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David Alais, David Burr; An audio-visual flash-lag effect. Journal of Vision 2002;2(7):403. doi: https://doi.org/10.1167/2.7.403.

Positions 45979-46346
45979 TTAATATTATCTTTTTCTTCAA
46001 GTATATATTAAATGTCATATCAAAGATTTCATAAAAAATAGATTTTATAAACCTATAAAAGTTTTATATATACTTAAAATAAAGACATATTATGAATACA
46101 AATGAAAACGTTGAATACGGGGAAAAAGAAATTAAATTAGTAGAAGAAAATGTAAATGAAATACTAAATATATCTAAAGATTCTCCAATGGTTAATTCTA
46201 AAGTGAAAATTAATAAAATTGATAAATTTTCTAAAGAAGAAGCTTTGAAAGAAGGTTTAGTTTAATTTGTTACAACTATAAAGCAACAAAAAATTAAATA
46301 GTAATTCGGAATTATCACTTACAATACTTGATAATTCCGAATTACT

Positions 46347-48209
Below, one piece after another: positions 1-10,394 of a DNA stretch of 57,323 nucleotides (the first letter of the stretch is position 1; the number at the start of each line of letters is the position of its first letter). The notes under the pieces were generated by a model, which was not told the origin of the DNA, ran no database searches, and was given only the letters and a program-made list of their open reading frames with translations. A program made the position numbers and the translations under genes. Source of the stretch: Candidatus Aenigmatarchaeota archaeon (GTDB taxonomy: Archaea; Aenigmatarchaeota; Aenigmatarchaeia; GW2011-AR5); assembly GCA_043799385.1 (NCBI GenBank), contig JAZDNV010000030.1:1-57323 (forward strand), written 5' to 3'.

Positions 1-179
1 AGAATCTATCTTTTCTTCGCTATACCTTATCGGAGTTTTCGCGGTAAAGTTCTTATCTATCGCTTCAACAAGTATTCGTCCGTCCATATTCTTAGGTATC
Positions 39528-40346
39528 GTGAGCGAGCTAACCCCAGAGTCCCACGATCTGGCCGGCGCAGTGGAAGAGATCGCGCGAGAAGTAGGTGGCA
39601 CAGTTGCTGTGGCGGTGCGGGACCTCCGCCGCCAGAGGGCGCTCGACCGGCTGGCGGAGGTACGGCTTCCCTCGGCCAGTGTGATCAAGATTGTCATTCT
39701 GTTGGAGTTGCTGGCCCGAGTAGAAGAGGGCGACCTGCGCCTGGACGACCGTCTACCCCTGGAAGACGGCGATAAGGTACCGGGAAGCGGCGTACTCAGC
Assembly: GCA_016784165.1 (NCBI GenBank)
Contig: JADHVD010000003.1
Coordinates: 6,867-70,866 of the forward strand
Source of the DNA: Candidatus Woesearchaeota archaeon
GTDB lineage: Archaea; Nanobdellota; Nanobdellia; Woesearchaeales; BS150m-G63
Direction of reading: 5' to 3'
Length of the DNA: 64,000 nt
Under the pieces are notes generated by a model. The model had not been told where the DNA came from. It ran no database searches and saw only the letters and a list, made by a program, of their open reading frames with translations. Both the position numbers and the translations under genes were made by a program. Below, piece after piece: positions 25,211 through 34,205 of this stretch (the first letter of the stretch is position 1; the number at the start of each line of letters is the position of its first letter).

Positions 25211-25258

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PURPOSE: The flash-lag effect (FLE) has recently generated much activity in vision research. Here we broaden the scope of enquiry by examining a cross-modal, audio-visual FLE. METHODS: Motion stimuli were either translating gaussian blobs (t=0.64s; s=0.45deg; speed=35deg/s) or low-pass (<2kHz) auditory noise sources which were moved smoothly over the same trajectory by varying the sign and magnitude of interaural time differences. Flashed (20ms) gaussian blobs or auditory noise bursts served as ‘flash’ stimuli, which occurred approximately in the middle of the motion trajectory (randomly jittered). Adaptive staircases varied flash location and homed in on subjective alignment of the ‘flash’ with the instantaneous motion position. In 4 conditions, the flash (f) or motion (m) could be visual (V) or auditory (A): Vf/Vm, Vf/Am, Af/Vm, Af/Am. RESULTS: In all conditions, the ‘flash’ was perceived behind the moving stimulus, requiring a large advance to be perceptually aligned (i.e., the FLE). Effect size was speed dependent. In the Af/Am version, misalignment over 4 speeds increased linearly with a time constant of ∼170ms. In the Vf/Vm version, the time constant was ∼20ms. The cross-modal conditions, (Vf/Am, Af/Vm) had intermediate values of ∼70ms and ∼120ms respectively. CONCLUSIONS: Whether motion was auditory or visual, differential delays were ∼100ms longer for auditory flashes. Whether the flashes were auditory or visual, differential delays were longer by ~50ms for auditory motion. These effects suggest general sensory processing principles underlie the FLE. The symmetry of effects suggests linear combination of delays within and between sensory modalities.
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